Rihanna Ignores Criticism as Latina Journalist Rages on About Rih Appropriating Mexican Culture | African-American News and Black History

Entertainment, Rihanna, Vogue -

Rihanna Ignores Criticism as Latina Journalist Rages on About Rih Appropriating Mexican Culture

Entertainment, Rihanna, Vogue -

Rihanna Ignores Criticism as Latina Journalist Rages on About Rih Appropriating Mexican Culture

R&B songstress Rihanna is the latest celebrity to be accused of cultural appropriation, this time for the pencil-thin eyebrows she sported on the cover of British Vogue’s September issue.

The cover, graced by the singer’s likeness as she posed with drawn-on brows, a deep plum lip and a flowery crown atop her heard, was applauded by most fans but drew the ire Marie Claire social media editor Krystyna Chavez. Chavez, who is Mexican-American, accused the “B—h, Betta Have My Money” singer of appropriating the “chola,” or female gangster look from Mexican culture by wearing the penciled in eyebrows.

Rihanna
Instagram screenshot.

In an op-ed, the magazine editor expressed annoyance with the fact that a street style that has stigma in her community was all of a sudden seen as beautiful and “acceptable” after a celebrity wore it.

“When I saw Rihanna on the cover of British ‘Vogue’ this week with a set of ultra-skinny brows, my immediate reaction was, ‘Wait, WTF?’ Why is Rihanna wearing chola brows?,’ wrote Chavez, who said she stayed away from the look so she wouldn’t be mistaken for a gangster while growing up in East L.A.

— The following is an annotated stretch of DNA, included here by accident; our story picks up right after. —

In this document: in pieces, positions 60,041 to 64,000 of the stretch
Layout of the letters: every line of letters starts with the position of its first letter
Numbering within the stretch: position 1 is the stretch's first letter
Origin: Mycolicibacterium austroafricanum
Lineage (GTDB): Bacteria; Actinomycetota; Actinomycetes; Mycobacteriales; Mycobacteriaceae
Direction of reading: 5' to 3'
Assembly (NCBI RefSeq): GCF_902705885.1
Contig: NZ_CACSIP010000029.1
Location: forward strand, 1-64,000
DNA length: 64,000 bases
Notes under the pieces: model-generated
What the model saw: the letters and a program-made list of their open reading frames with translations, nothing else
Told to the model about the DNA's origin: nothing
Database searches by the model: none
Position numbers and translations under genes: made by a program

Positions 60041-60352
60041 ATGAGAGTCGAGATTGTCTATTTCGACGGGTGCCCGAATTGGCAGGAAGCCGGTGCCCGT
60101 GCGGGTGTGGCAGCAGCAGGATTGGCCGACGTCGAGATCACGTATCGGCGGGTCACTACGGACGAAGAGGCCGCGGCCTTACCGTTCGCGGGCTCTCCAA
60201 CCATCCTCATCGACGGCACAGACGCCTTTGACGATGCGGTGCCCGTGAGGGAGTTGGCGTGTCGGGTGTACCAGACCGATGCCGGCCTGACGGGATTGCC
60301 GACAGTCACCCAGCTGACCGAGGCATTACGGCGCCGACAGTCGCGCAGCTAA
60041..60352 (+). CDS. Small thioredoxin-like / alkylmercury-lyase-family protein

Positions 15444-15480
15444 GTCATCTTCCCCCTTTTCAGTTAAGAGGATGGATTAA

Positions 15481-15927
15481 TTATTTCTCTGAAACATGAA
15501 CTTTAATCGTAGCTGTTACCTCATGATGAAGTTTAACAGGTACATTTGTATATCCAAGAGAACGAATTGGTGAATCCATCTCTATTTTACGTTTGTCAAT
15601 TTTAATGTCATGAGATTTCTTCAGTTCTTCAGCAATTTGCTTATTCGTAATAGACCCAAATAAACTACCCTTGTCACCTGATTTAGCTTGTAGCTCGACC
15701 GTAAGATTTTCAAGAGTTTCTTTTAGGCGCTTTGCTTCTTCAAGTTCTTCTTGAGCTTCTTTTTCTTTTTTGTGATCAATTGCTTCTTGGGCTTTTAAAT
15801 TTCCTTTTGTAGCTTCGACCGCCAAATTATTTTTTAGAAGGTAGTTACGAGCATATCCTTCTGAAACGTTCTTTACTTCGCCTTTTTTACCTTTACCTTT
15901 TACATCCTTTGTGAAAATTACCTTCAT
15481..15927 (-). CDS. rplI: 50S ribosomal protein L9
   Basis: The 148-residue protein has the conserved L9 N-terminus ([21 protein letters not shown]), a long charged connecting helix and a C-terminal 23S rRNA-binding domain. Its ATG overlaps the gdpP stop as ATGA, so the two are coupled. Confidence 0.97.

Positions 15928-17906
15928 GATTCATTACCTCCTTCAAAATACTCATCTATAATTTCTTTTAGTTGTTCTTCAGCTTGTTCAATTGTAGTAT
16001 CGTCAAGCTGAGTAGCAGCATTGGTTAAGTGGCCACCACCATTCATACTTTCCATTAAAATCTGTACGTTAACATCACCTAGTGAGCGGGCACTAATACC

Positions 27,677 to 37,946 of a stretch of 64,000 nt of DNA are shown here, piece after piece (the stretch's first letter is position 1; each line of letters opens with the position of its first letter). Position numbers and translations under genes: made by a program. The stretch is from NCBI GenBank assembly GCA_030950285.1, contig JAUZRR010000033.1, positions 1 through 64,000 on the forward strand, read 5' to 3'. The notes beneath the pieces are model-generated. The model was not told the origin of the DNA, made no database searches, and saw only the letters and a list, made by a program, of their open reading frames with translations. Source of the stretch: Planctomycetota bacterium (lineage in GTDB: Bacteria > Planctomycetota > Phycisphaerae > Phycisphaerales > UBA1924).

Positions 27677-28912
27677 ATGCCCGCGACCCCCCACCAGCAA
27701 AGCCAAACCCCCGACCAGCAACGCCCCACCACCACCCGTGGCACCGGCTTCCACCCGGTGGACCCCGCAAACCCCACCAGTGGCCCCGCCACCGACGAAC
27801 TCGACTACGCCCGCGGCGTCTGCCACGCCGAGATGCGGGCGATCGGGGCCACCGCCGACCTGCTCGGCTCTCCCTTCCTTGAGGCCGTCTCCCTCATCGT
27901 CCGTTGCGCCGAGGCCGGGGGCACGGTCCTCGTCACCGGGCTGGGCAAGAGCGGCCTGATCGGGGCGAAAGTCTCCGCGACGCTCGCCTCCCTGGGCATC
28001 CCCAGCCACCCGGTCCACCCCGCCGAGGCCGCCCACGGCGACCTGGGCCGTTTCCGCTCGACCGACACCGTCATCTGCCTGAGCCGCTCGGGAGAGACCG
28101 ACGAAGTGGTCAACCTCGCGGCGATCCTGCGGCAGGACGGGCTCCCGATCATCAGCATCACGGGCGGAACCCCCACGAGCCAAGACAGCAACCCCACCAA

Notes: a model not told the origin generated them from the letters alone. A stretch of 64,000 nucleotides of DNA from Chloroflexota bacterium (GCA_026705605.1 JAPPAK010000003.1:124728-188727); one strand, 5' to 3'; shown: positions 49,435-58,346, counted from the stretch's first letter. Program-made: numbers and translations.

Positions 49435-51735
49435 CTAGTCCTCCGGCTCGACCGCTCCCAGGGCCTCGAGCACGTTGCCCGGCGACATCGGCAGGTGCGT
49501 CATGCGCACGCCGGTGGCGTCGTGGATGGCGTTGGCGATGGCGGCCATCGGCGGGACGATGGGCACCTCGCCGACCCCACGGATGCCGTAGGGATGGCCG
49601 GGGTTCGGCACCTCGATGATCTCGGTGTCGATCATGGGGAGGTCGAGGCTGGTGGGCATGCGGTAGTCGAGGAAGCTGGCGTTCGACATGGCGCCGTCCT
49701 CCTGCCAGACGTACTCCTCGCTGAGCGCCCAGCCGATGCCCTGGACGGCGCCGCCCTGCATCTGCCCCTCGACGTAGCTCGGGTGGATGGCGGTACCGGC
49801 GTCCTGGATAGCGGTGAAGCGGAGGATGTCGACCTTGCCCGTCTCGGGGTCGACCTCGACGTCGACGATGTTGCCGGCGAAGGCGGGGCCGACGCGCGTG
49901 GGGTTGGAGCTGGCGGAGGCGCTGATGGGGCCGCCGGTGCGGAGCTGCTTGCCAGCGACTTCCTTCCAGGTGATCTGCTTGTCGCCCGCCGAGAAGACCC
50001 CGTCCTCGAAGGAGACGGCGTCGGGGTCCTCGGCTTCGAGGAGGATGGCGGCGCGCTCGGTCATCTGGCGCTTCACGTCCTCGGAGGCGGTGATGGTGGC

“I guarantee had, say, J.Lo or Gina Rodriguez graced the cover of a magazine with pencil-thin brows, they would have been ripped apart on the Internet for looking like a girl from the hood at best, or a chola at ‘worst.’ To most Mexican and Mexican-American women, drawn-on eyebrows are a look historically representative of a marginalized culture—my culture—and have become a Latinx street style viewed as “trashy” by the rest of society,” she wrote. “That is, until Rihanna wears them.”

Chavez acknowledged that skinny brows weren’t created solely by the Latinx community, adding that the look has roots in South African culture and draws on vintage styles dating back to the Roaring Twenties. Still, she said the look left her feeling “deeply confused” and “deeply annoyed.”

The make-up artist behind Rihanna’s Vogue cover look, Isamaya Ffrench, has remained mum on how she created the razor-thin brows but said she knew she wanted to push the boundaries of style. She and Rih Rih apparently collaborated on the look.

“Rihanna is amazing at make-up so working with her is like working with a make-up artist,” Ffrench told “Vogue.” “… She knows what works for her (even though everything works on her!) and it’s always a collaboration.”

Rihanna, who described the ultra-thin brows as “very ladylike … but still punk” has yet to address the outrage expressed by many in the Latinx community and is carrying on with business as usual. The singer has been busy promoting her cosmetics line, Fenty Beauty, and playing superwoman after one of her make-up artists lost their luggage.

“Sorry, [KLM airlines] but my makeup artist Priscilla Ono traveled with your airline and has yet to receive or hear anything about her missing luggage from your company!” the star wrote in a stern IG post. “I’m asking cuz we have a big production starting tomorrow and maybe some help from you would be nice, as her work kit [her entire collection of makeup tools] went missing on her flight with you!”

Ono’s luggage was promptly located and returned. Can you say Rih Rih to the rescue?


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